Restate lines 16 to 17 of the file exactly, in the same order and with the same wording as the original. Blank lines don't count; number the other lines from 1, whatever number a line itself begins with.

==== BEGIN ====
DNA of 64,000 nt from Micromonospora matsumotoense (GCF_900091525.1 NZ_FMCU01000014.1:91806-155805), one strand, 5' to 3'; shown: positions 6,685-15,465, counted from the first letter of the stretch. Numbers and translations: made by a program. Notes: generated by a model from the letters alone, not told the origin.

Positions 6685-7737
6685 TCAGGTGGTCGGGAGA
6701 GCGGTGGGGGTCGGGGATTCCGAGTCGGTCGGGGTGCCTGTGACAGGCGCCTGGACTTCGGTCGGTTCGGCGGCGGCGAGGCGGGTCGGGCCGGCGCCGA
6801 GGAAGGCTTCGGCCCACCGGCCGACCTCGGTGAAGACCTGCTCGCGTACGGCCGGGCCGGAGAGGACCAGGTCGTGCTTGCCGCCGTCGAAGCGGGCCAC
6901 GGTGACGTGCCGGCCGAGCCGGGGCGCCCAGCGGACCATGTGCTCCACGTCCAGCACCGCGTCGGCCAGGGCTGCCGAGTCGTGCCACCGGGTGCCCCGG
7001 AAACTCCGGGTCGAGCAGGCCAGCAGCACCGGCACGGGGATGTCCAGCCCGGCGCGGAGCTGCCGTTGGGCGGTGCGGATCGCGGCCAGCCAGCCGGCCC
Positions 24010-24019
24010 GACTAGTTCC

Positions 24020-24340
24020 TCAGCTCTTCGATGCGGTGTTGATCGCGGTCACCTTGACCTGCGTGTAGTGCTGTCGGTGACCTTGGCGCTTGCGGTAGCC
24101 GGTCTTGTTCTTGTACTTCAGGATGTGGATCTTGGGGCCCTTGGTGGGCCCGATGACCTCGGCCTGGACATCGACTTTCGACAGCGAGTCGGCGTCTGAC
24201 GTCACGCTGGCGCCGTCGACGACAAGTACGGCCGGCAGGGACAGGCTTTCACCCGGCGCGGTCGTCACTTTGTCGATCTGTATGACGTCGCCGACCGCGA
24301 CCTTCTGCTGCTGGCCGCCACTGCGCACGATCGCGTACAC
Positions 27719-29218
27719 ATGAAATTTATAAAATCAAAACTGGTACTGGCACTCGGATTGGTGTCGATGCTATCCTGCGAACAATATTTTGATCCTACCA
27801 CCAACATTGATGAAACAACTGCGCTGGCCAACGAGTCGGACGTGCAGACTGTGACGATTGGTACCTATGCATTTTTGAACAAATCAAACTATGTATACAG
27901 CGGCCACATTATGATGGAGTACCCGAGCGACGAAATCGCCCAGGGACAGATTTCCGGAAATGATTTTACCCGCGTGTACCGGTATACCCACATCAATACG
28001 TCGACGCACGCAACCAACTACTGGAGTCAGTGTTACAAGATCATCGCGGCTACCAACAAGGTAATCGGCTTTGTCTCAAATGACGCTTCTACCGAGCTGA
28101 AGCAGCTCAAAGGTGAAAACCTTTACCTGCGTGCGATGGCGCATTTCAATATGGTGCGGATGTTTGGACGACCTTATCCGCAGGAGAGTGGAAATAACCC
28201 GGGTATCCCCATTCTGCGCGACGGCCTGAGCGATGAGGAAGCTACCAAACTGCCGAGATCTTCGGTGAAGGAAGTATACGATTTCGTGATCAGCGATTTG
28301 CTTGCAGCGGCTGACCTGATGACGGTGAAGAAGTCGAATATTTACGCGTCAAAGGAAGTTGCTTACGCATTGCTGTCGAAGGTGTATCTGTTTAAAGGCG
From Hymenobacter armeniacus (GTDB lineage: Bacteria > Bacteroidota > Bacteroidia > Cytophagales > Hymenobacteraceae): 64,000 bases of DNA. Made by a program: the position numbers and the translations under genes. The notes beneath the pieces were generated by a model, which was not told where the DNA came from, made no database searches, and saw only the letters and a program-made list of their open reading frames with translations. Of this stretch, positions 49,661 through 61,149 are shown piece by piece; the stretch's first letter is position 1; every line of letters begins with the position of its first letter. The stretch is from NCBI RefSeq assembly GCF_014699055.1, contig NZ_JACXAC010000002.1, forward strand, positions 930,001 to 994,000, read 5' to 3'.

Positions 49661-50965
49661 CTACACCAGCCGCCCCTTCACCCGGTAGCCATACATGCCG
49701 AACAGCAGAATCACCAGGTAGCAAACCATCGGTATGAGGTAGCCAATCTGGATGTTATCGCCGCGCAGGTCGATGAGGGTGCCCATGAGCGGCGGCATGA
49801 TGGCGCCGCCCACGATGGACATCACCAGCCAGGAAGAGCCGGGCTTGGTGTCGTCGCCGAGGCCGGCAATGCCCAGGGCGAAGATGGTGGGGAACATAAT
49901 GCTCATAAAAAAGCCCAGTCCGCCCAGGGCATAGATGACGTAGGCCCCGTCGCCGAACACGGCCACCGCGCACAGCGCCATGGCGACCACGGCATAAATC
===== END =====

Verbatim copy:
27719 ATGAAATTTATAAAATCAAAACTGGTACTGGCACTCGGATTGGTGTCGATGCTATCCTGCGAACAATATTTTGATCCTACCA
27801 CCAACATTGATGAAACAACTGCGCTGGCCAACGAGTCGGACGTGCAGACTGTGACGATTGGTACCTATGCATTTTTGAACAAATCAAACTATGTATACAG